The rapidly growing strength of golf in Thailand has been spotlighted by the extraordinary feat of teen Atthaya Thitikul who, at 14, became the youngest ever winner on the Ladies European Tour with her win in the Ladies European Thailand Championship.
At precisely 14 years, four months and 19 days Thitikul humbled seasoned professionals with a two-shot victory at Phoenix Country Club in Pattaya to etch her name into the game’s record books.
With rounds of 70-71-70-72, she finished with a total of five under par 283 for a win over Mexican Ana Menendez who had led from the opening round but nevertheless managed a career best finish and snared the winner’s cheque of 45,000 euros, which Thitikul had to forfeit due to her amateur status.
Australian Whitney Hillier, who is half-Thai, finished third, two under the card.
The Thai schoolgirl toppled New Zealander Lydia Ko as the youngest champion on the circuit. Ko was the previous youngest victor after taking out the 2013 New Zealand Open at the age of 15 years, nine months and 17 days. Ko went on to become the world No.1 before being deposed recently by Ariya Jutanugarn of Thailand.
Ko was also the youngest player to win two majors and become the women’s world No.1.
It also means Thitikul is now the youngest known winner of a professional golf tournament. Canadian Brooke Henderson won a Canadian Women’s Tour event in 2012 aged 14 years, nine months and three days.
Thitikul said her caddie had kept her calm during the final round.
“I’m so happy and proud of myself. I did not look nervous, but of course I felt nerves on the first tee and on the first hole. I did not think about the score. I committed to every shot I hit and stayed relaxed. My caddie helped me a lot, not to think too much, to focus on my game plan and to plan the tee shots and second shots.
“My family do not play golf. When I was younger, aged six, my father told me to play sport and he offered tennis or golf and I watched golf on TV and I liked it.
“This trophy I give to Thailand and the Thai people.”
Despite her success, she said she would not turn professional for a few years because she needs more experience.
“I didn’t expect to win this tournament as I just came here to learn techniques from the pro players on the Ladies European,” Thitikul said.
She began the fourth round a shot behind Menendez but the Mexican dropped four shots on the front nine, handing Thitikul a two-shot lead at the turn after one birdie and two bogeys on her first nine holes.
Although she opened with a bogey on the first hole, she quickly had the momentum.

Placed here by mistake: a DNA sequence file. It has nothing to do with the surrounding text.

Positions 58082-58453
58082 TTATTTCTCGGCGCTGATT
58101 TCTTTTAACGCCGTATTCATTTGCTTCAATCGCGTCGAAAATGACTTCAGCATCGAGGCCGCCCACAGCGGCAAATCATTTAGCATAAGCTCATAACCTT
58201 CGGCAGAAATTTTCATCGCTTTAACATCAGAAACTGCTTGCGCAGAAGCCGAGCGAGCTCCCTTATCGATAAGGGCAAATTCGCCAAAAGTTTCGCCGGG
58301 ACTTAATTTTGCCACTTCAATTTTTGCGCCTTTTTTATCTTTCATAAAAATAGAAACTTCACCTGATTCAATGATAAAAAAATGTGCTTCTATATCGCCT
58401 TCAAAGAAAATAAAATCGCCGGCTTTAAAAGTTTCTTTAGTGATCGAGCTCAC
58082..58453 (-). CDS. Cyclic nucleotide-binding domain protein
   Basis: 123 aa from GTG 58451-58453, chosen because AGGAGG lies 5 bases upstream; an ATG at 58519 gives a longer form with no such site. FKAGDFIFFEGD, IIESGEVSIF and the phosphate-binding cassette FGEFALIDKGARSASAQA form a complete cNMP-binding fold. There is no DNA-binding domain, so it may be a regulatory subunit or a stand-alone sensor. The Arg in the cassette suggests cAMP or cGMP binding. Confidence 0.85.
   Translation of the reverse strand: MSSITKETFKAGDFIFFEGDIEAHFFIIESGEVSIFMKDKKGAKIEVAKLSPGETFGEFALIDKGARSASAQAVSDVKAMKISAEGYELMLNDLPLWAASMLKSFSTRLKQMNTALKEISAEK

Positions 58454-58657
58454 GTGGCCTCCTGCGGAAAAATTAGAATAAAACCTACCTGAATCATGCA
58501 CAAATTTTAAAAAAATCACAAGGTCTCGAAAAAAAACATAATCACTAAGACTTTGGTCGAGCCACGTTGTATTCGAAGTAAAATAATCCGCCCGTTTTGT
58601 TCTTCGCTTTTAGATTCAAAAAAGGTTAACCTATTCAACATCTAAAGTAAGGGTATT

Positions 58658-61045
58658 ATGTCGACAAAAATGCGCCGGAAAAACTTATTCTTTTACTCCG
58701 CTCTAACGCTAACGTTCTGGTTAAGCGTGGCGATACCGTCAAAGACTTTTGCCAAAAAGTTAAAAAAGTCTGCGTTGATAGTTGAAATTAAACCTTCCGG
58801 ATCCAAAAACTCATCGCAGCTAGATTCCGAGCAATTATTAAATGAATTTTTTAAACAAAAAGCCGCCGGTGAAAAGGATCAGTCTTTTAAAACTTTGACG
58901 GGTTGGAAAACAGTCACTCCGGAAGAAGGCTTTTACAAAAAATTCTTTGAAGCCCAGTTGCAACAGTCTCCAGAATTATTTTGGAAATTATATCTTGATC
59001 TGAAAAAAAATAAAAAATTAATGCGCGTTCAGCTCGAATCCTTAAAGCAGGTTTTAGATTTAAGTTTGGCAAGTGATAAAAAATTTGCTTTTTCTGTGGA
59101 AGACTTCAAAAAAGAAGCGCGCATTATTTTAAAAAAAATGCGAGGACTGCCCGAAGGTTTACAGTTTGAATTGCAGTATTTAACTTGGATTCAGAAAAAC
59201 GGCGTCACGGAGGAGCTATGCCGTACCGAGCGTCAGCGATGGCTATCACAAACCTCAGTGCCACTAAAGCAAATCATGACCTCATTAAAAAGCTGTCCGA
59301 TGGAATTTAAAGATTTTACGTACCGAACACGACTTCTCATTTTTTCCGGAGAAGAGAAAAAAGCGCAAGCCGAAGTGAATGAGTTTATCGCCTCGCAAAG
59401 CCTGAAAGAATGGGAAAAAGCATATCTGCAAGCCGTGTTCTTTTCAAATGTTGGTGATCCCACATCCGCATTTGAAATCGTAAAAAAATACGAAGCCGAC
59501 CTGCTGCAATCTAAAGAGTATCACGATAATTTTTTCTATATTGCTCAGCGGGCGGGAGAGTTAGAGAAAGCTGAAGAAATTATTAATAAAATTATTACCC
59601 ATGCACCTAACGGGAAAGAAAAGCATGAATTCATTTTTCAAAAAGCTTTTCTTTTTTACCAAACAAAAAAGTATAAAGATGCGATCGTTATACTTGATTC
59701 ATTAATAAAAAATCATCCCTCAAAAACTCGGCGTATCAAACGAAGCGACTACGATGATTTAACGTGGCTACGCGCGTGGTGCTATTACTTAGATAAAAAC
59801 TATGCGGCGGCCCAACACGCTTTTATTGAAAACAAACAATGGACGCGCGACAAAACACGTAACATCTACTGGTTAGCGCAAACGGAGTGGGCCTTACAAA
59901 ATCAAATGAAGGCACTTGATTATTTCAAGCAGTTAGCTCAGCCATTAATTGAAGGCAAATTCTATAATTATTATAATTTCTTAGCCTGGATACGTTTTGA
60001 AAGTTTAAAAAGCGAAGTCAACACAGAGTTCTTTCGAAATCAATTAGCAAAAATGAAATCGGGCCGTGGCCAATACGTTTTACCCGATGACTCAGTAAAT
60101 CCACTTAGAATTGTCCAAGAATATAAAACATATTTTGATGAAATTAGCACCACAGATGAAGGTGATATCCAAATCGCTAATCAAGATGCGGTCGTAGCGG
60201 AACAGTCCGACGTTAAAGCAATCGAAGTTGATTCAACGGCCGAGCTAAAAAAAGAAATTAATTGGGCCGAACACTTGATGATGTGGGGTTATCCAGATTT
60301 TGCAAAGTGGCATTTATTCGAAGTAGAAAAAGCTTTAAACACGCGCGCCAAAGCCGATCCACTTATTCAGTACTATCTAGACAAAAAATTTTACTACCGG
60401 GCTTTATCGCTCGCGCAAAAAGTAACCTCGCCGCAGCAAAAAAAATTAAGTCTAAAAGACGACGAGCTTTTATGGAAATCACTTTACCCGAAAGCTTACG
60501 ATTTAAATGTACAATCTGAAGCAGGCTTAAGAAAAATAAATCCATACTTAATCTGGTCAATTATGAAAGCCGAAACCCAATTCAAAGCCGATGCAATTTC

Welsh pro Amy Boulden tried with a run of three straight birdies from the 11th, but a bogey on 16 ended her charge and she ended in a tie for fourth place on one-under-par.
Mendendez made a short-lived comeback when she closed the gap to a stroke with a birdie on 11, but Thitikul responded with a birdie on 15, which gave her a two-stroke lead with three to play and both players closed with a run of three pars.
Thitikul had previously demonstrated her potential when she finished tied for 37th in the recent Honda LPGA Thailand event, which she played just a few days after her 14th birthday, on February 20. She then received an invitation to play in the inaugural LET event at Phoenix Golf and Country Club from the tournament sponsor, the Sports Authority of Thailand. Her aim was to make the cut, gain experience and have fun.
But her remarkable talent was soon on display when she shot an opening round of 70 to lie two strokes off the lead and after subsequent rounds of 71, 70, she was the only player in the field of 126 under par for each of the first three rounds.
Thitikul only reached a scratch handicap last year.
She’d already showed potential leading up to her debut at a professional tournament, finishing as a runner-up in the Queen Sirikit Cup in China, before going on to win the Taiwan amateur Open in June.
Menendez, who closed with a 75, said: “Right now, I’m disappointed, because I know I could have done better and my start was a little poor.
“There are lots of positives to take and I will go home happy. I’m looking forward to the rest of the year and I’ve made huge strides from this year to last year, so I’m proud of myself and my team.
“I was feeling nervous again and it wasn’t quite comfortable today, with my swing and everything. I was in between clubs a lot so it was tough to make decisions and overall it was a tough day for me.”
Hillier said: “I only made two birdies today and I was so patient out there. I made nothing on the front nine and then finally made a couple in the end. It was a solid game and I was very happy with that. I tried to get myself back up there and I did.
“I’ve been working really hard the last couple of months as well, but it does help to have local support, my mum and all of her friends cheering me on.”